1936 National Trojan Guitar
Nearly 20 years ago my sister brought to me an old National guitar that had  been in the family for many years
. I remember seeing it some time in  the 1960s.
What she brought was a sad sight! The guitar had been left strung and stored in a wet basement for decades! The neck was loose, the wood had been "refinished" blond under a brushed-on coat of polyurethane, and the wood was still soaking wet! The case falling apart and was so rotten that it went straight into the trash.

I had done some luthier work in the past but didn't think this guitar was a candidate for major work but, before scrapping it, I thought it wise to find out what it was. After considerable research I determined that it was a 1936 National Trojan. Because of the date, I  realized it must have been in the family since new and was a gift from my grandmother to one of her sons. It made sense since the Trojan model was distributed by Sears and that's how it ended up in rural southern Ontario.

After allowing the guitar to dry naturally over a couple of years, I repaired the loose neck and refinished the guitar in closer to factory original colour. I had the tuning machines gold plated and nickel plated the resonator cone.

After this work I found the action was too high so I reset the neck with wedges to provide the proper action height.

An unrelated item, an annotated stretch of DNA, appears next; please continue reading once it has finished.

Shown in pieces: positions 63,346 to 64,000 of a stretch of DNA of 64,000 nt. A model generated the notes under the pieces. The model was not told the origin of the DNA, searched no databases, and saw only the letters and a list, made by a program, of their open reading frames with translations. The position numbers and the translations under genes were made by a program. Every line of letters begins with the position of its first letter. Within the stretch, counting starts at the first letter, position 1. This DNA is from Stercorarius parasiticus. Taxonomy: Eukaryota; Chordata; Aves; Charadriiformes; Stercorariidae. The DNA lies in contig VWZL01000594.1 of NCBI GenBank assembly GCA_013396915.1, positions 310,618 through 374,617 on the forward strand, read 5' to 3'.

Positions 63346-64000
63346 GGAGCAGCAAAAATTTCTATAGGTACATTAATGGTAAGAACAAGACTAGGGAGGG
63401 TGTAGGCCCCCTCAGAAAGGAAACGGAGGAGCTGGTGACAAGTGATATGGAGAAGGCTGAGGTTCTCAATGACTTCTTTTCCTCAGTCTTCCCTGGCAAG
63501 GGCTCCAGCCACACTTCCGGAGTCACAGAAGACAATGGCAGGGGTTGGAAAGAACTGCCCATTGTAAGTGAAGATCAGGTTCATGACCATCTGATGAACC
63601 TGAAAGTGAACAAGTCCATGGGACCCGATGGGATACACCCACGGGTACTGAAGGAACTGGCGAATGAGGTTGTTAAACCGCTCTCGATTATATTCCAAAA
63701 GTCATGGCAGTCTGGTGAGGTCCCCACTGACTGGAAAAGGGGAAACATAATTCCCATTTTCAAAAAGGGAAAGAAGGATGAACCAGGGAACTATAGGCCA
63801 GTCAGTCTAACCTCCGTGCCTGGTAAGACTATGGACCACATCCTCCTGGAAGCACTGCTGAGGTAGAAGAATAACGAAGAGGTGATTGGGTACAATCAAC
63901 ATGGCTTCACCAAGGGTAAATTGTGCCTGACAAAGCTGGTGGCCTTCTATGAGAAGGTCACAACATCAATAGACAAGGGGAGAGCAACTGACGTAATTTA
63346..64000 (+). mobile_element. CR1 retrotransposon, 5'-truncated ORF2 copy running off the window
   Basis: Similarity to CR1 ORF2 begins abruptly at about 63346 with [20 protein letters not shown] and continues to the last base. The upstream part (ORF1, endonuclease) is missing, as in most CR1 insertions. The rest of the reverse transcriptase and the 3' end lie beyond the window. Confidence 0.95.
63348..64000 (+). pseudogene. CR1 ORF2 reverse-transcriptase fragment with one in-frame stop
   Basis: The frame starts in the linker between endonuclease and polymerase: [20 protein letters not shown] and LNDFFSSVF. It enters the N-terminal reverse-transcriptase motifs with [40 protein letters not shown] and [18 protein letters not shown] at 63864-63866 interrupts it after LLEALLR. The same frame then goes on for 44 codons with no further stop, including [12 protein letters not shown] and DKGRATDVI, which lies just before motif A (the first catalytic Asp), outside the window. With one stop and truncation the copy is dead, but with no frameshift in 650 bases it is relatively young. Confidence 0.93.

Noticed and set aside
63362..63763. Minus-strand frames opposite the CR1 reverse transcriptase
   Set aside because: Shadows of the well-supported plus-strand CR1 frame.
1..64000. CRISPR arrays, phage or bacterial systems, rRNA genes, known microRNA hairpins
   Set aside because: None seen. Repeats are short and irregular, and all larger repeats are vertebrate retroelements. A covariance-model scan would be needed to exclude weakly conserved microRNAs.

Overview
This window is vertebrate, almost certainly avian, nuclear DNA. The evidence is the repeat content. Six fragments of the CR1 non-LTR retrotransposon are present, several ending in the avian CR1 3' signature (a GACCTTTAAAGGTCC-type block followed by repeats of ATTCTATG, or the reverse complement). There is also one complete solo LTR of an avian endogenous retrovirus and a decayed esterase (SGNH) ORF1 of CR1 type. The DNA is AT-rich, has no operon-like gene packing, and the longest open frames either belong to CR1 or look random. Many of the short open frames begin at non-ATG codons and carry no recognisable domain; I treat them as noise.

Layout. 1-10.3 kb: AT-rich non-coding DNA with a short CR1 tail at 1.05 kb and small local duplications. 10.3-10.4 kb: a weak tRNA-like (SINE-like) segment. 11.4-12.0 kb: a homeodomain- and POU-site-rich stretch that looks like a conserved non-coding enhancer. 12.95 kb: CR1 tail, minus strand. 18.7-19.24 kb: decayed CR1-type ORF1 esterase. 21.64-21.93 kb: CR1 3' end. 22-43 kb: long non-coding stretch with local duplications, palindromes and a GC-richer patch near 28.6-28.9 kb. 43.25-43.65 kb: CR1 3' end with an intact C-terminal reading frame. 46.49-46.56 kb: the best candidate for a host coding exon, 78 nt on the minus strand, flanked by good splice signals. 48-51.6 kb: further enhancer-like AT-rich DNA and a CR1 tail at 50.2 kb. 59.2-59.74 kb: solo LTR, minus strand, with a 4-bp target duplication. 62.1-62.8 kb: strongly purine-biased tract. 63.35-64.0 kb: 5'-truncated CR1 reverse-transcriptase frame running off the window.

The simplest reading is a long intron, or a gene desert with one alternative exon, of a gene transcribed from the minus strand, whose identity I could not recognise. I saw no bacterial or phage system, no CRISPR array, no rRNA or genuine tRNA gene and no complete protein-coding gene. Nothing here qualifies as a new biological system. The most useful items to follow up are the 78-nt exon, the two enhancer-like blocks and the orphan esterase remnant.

It was at that point that I found the body itself was distorted! From being in the damp over decades and left strung, the body was concave between the neck and the heel and was wider across the bottom course. The mount for the resonator was supposed to be 9 inches in diameter but was 1/8" compressed along the centerline and 1/8" expanded across the width.

There would be a LOT of work in attempting to restore this guitar and it would have little re-sale value, even if restored to original condition so I debated long and hard about investing further work. In the end I decided in had no value as it was,  only sentimental value. Since it is worth nothing as-is, I decided to take it on as a challenge.

After some correspondence with National Guitars I confirmed the body was assembled with hide glue so heat and humidity should get it apart -  with much determination, it did!

.... to be continued ....